The logo of a Couche-Tard convenience store is seen in Montreal on Jan. 13, 2021.

CHRISTINNE MUSCHI/Reuters

For 40 years, shoppers and investors have thought about Alimentation Couche-Tard Inc. as a convenience store chain that sells soda pop and cigarettes. Now, they’re waking to the realization that it wants to be much more.

Couche-Tard executives, forced to the defensive over the company’s aborted US$20-billion takeover play for French grocer Carrefour SA, explained their rationale for the deal on a conference call Monday. But they also sketched the broad outlines of a growth strategy for the company that goes beyond what even its closest followers had previously imagined.

Couche-Tard leaders said that although owning supermarkets is outside the company’s core competency, combining the two businesses would have yielded significant opportunities and positive returns for shareholders. And they said they’re exploring moves into other “adjacent retail spaces” to the corner-store sector, including quick-service restaurants and dollar stores, where markets outside North America are less dominated by big chains.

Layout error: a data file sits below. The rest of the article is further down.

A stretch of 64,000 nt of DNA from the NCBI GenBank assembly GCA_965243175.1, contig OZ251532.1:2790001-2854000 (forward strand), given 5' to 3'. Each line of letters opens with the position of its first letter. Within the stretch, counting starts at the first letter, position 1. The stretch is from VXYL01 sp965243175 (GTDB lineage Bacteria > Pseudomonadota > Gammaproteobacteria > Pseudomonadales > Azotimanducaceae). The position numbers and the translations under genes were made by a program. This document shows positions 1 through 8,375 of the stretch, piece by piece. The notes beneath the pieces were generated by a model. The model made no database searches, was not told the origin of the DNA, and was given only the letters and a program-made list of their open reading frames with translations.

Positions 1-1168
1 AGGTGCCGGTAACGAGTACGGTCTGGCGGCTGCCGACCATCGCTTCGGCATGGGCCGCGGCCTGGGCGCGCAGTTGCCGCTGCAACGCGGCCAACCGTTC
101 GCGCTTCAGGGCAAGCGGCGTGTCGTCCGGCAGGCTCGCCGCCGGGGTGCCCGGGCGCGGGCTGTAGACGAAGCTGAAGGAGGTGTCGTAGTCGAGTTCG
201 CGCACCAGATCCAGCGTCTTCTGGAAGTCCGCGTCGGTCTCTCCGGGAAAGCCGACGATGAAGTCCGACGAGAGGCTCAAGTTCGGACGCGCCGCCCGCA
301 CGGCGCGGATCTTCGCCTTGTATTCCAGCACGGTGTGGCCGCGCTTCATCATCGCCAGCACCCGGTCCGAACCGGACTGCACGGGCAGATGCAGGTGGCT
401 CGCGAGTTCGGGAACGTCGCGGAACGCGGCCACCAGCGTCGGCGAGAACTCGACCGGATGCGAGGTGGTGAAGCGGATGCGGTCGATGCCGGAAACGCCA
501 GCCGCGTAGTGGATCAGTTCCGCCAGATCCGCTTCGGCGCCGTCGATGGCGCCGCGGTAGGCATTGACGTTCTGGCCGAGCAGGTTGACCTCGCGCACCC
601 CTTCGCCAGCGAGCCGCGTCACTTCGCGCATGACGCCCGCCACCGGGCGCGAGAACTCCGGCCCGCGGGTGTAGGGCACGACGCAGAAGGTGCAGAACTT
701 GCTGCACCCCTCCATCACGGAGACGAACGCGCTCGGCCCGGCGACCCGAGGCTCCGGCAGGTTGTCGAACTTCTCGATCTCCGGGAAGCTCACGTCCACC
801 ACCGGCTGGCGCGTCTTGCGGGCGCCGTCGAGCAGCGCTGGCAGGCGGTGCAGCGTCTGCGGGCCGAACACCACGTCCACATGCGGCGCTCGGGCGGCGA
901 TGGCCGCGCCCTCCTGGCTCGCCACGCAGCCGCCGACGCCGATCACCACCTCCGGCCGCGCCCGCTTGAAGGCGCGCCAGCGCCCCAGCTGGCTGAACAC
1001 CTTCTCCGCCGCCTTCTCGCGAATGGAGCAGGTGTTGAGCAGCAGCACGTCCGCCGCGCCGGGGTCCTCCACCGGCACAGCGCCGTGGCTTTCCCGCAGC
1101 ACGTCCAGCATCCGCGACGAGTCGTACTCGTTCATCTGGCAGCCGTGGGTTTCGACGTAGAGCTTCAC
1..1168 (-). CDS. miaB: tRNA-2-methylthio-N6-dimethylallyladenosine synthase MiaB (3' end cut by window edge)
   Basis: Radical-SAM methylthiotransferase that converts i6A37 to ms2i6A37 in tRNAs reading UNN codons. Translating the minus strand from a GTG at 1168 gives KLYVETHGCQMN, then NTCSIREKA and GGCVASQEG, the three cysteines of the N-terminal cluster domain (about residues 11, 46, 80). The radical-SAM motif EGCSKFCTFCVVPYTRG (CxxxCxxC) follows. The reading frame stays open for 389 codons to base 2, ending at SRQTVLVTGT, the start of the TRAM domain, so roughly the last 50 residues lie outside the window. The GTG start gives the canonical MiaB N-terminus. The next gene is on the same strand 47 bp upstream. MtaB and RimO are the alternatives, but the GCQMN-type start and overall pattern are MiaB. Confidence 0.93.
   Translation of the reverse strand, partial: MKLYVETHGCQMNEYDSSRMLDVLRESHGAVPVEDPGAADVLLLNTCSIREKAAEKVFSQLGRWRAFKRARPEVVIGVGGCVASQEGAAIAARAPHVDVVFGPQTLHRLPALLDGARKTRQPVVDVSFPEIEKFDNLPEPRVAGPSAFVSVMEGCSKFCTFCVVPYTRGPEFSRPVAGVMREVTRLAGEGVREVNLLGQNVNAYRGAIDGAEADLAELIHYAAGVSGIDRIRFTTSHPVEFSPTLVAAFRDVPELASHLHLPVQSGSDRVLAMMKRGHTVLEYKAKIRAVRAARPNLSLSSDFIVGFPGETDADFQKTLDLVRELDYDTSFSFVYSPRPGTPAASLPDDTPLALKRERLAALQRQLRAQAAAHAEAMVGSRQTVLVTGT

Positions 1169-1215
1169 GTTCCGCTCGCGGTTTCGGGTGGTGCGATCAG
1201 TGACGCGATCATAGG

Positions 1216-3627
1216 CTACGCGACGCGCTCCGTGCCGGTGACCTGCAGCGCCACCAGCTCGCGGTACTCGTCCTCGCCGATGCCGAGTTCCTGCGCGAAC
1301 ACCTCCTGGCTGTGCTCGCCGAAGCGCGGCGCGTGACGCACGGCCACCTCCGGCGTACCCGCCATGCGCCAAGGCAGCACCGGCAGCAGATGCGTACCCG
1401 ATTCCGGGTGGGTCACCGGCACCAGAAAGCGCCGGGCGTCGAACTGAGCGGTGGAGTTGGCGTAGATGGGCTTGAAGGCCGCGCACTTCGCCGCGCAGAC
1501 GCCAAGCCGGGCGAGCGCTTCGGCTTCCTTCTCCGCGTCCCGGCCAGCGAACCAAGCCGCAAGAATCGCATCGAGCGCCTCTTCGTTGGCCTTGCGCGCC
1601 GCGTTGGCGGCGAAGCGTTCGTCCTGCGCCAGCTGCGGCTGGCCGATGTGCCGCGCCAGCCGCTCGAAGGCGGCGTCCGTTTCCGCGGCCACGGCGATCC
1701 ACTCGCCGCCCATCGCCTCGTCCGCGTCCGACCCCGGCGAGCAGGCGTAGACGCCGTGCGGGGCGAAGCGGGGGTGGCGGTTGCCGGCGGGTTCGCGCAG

Story continues below advertisement

Marriage of convenience? What’s driving Couche-Tard’s play for Carrefour

“First and foremost, I think we’re a retailer. That fact gets lost a little bit,” Couche-Tard chief executive Brian Hannasch said. “As we see the retail landscape changing, channels continue to blur at an even faster pace … We consider it important to look at related growth platforms and how we can add to our core capabilities.”